The question of how many shuffles are required to randomize an initially ordered deck of cards is a problem that has fascinated mathematicians, scientists, and the general public. The two principal theoretical approaches to the problem, which differed in how each defined randomness, has led to statistically different threshold numbers of shuffles. This paper reports a comprehensive experimental analysis of the card randomization problem for the purposes of determining 1) which of the two theoretical approaches made the more accurate prediction, 2) whether different statistical tests yield different threshold numbers of randomizing shuffles, and 3) whether manual or mechanical shuffling randomizes a deck more effectively for a given number of shuffles. Permutations of 52-card decks, each subjected to sets of 19 successive riffle shuffles executed manually and by an auto-shuffling device were recorded sequentially and analyzed in respect to 1) the theory of runs, 2) rank ordering, 3) serial correlation, 4) theory of rising sequences, and 5) entropy and information theory. Among the outcomes, it was found that: 1) different statistical tests were sensitive to different patterns indicative of residual order; 2) as a consequence, the threshold number of randomizing shuffles could vary widely among tests; 3) in general, manual shuffling randomized a deck better than mechanical shuffling for a given number of shuffles; and 4) the mean number of rising sequences as a function of number of manual shuffles matched very closely the theoretical predictions based on the Gilbert-Shannon-Reed (GSR) model of riffle shuffles, whereas mechanical shuffling resulted in significantly fewer rising sequences than predicted.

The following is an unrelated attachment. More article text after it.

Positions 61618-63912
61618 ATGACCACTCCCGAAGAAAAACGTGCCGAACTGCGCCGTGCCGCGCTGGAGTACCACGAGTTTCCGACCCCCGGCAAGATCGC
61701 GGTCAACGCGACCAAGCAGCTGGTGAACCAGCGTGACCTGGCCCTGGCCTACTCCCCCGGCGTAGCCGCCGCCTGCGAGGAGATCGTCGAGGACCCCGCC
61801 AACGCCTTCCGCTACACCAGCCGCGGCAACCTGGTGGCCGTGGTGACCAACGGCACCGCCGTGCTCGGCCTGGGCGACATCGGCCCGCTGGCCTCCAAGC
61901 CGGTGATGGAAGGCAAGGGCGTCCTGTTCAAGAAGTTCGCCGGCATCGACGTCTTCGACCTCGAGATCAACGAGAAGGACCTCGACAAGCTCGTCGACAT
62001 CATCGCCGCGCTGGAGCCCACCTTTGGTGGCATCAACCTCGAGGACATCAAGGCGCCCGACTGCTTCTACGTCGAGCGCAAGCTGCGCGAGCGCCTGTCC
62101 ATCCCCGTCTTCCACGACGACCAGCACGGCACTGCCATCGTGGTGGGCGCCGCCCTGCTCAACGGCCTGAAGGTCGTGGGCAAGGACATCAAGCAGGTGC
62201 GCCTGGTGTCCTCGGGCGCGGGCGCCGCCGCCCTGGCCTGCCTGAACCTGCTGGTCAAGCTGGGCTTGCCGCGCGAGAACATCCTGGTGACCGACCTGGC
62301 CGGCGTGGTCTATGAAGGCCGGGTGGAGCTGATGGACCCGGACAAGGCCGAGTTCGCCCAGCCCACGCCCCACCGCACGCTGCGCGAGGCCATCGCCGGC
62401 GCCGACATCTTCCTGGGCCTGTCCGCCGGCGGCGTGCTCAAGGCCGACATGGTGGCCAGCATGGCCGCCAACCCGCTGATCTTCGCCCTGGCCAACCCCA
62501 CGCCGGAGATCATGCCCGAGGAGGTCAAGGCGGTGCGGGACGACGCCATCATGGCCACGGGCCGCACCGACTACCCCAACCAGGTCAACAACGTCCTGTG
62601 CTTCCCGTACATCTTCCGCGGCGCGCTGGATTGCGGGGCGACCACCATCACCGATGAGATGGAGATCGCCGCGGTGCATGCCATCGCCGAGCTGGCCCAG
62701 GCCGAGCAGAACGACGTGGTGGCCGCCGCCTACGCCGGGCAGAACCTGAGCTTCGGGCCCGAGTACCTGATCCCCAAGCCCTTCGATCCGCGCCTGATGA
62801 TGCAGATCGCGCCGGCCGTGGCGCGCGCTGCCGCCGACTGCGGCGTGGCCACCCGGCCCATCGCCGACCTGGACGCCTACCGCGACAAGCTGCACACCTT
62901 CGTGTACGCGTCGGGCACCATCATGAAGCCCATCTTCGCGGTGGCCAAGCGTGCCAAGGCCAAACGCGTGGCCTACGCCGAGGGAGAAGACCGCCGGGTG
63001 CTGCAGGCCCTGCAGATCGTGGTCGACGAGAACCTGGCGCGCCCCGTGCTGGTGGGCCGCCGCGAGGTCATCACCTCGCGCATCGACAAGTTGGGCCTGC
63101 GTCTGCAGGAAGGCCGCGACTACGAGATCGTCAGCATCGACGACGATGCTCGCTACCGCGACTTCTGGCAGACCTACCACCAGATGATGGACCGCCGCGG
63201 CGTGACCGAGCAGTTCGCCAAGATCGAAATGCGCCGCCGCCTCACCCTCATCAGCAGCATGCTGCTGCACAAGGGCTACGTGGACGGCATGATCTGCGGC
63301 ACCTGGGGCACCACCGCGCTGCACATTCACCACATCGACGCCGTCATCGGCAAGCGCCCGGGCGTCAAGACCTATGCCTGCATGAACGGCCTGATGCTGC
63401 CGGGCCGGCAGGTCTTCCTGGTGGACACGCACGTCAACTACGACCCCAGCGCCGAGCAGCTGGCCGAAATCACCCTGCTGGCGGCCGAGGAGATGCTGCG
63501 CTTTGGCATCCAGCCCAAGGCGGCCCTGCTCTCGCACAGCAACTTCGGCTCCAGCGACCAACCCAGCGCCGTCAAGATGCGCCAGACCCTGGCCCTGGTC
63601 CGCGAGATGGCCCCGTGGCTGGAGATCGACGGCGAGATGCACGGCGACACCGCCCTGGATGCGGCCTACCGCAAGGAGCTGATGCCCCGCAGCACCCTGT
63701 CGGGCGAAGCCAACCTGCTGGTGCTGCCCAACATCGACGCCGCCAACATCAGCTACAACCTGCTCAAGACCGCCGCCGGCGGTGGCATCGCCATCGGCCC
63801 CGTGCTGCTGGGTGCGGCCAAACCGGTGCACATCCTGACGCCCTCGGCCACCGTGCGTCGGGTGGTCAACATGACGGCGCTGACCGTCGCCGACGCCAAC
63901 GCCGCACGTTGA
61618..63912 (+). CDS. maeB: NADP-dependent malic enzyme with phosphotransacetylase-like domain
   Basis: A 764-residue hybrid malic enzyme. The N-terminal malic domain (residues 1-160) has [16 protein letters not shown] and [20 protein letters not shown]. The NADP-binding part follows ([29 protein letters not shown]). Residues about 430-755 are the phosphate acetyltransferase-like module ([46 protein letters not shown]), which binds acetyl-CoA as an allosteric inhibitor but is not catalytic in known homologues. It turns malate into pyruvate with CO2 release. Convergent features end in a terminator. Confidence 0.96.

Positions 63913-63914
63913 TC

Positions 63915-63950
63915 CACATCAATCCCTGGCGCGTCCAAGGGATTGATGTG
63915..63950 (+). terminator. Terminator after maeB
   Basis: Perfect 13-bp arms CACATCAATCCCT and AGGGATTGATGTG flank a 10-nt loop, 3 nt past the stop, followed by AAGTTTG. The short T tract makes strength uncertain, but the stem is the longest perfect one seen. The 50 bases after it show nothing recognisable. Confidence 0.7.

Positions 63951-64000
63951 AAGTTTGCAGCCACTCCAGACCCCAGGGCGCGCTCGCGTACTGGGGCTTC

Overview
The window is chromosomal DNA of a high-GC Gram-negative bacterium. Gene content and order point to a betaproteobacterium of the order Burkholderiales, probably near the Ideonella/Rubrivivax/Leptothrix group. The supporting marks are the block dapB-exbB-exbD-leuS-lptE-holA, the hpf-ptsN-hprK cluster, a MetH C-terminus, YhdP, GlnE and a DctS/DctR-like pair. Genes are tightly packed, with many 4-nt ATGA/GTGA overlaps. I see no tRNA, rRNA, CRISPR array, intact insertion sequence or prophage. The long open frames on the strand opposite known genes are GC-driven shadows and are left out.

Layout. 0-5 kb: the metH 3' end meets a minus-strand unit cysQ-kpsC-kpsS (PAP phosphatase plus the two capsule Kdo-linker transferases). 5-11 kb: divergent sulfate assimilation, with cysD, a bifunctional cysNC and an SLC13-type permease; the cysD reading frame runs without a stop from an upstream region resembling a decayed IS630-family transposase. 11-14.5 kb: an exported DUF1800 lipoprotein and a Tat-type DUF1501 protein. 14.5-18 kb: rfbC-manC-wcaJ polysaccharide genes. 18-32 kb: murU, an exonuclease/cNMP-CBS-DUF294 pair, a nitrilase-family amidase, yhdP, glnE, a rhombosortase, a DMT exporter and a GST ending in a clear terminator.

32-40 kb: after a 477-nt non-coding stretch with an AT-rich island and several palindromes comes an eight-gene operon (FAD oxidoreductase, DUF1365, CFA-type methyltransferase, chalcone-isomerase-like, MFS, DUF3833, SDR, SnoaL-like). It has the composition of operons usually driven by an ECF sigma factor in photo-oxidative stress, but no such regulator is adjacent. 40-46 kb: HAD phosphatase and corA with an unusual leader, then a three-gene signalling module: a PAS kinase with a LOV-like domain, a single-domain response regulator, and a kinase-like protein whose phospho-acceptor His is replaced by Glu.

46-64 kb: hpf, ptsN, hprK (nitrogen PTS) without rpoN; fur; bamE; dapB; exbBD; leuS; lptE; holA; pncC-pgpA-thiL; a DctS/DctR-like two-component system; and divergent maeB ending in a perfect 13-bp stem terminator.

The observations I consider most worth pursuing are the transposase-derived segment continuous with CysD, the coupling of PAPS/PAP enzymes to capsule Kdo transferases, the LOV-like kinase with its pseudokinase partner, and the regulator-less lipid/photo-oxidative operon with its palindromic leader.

Open Journal of Statistics